When it comes to behavioral health—an issue that has taken on greater urgency with veterans committing suicide on a daily basis and people with problems slipping through the system undetected—you have to ask yourself: what are we waiting for?
Mental illness causes more days of work loss and work impairment than many other chronic conditions such as diabetes, asthma, and arthritis, according to the Center for Prevention and Health Services and the National Business Group on Health (NBGH). In addition, approximately 217 million days of work are lost annually due to productivity decline related to mental illness and substance abuse disorders, costing U.S. employers $17 billion each year. In total, estimates of the indirect costs associated with mental illness and substance abuse disorders range from a low of $79 billion per year to a high of $105 billion per year (based on 1990 dollars).
Perhaps some are waiting for 2014, when the Affordable Care Act (ACA) requires that health plans sold on the soon-to-be-created state health insurance exchanges offer mental health coverage on par with physical illnesses, expanding access and the duration of care. In the meantime, countless people with mental health issues may go untreated until too late—or, behaviors leading to deteriorating conditions will go undetected.
Case in Point: An article in Kaiser Health News describes the plight of a 32-year-old woman who punished herself with a near starvation diet and obsessive running for months until she was diagnosed with anorexia and depression, and prescribed long-term care in a residential psychiatric facility. Had her illness been identified earlier, her treatment might have cost her insurers roughly $80,000 instead of the $500,000 to $750,000 she estimates they eventually paid.
The connection between wellness and behavioral health
The key to addressing this issue lies in understanding that wellness is a behavioral condition. A health care strategy that includes an approach to change health-related behaviors will lead to reduced health care costs, better clinical outcomes, and enhanced productivity.
According to an NBGH survey, 75 percent of workers used their employer as a resource for medical and health information, and 70 percent rated their employers as completely, very, or moderately trustworthy sources of health information. With a focus on prevention, employers are in an ideal position to help employees identify and address at-risk behaviors that could lead to serious illness or conditions. However, finding and reaching this segment of the population is a major challenge, as the “risk management” warning signs can be difficult to detect.
A comprehensive behavioral health program that uses a multi-pronged approach—including everything from coaching to social media and online tools—can raise awareness, promote engagement, and drive action. Organizations can leverage a model that supports empowering users with a portal with easy-to-navigate paths to best-in-class educational, diagnostic, and “actionable” resources, including engaging broadcast quality videos on an array of health and wellness topics, associated reading materials, checklists for symptoms and conditions, and a variety calculators and self-help tools, which are coupled with real-time, on-demand access to professional coaching and counseling.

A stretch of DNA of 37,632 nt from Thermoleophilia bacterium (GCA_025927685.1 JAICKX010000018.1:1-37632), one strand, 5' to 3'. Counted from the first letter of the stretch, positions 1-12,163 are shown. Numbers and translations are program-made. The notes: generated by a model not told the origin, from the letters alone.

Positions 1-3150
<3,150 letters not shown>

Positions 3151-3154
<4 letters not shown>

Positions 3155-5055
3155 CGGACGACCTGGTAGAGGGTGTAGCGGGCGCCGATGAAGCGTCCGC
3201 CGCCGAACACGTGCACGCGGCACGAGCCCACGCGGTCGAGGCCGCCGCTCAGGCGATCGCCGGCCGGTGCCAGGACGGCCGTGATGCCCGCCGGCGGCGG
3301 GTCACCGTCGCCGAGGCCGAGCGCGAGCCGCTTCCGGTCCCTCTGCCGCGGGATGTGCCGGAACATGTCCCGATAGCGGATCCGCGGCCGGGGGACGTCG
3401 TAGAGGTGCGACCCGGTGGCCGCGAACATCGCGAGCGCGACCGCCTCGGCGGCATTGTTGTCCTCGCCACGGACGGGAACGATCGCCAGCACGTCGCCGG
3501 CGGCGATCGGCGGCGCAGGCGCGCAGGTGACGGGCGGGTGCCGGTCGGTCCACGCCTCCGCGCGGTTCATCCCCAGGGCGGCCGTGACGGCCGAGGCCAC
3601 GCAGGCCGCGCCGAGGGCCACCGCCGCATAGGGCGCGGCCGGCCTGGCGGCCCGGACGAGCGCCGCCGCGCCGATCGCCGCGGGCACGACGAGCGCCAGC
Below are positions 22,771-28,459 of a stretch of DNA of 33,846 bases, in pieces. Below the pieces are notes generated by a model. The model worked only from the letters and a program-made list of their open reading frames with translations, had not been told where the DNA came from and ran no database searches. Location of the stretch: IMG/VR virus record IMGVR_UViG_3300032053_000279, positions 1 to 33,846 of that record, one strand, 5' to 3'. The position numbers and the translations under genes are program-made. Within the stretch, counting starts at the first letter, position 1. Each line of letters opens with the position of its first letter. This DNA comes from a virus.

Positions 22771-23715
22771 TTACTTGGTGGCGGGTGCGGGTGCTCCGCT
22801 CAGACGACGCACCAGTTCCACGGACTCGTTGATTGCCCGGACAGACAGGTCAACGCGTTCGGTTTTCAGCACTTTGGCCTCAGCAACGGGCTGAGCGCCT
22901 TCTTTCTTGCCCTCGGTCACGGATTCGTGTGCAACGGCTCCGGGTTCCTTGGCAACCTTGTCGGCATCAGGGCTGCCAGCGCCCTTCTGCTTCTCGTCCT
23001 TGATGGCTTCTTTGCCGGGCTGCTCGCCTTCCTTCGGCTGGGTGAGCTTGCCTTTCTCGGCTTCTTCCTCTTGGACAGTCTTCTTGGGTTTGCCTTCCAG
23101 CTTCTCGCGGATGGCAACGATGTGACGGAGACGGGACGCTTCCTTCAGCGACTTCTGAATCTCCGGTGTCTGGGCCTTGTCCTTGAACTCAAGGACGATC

Charting a course of action
Also at issue is that 75 percent of people who have experienced a mental health problem say they have lost friendships as a result of their illness. As this survey and many others report, there is another important facet that needs to be addressed: resistance to ask for help due to the stigma attached to mental illness or, in the case of work, concerns of confidentiality. Resistance can lead to increased health care costs and behaviors that, left untreated, will escalate into more serious consequences for individuals at-risk.
The key to lowering barriers for at-risk employees is effective and ongoing employee engagement. Many organizations are seeing increased engagement by developing company-branded health and wellness portals that become popular go-to hubs, incorporating everything from gamification to multi-media health risk assessment tools. Within a fun, agreeable—and discreet—framework, employees are far more apt to discover symptoms and conditions, and access resources and support to correct behaviors…before they find themselves “at-risk.” Additionally, behind the scenes are analytics that serve as an early warning system, identifying behaviors trending in the “wrong” direction, which are then able to “preemptively” route the individual to appropriate help or treatment. By making these solutions available, employees are far more likely to seek and get help, enabling the organization to more precisely and productively focus their health care expenditures.
Bill Mulcahy is the CEO and Cindy Sheriff is the president and COO of E4 Health Inc. (headquartered in Dallas, with offices in Providence and New York), providers of EAP and behavioral health risk management programs. For more, visit e4healthcare.com, or e-mail Bill.Mulcahy@e4healthcare.com or Cindy.Sheriff@e4healthcare.com.
Source: Corp!Magazine, By Bill Mulcahy and Cindy Sheriff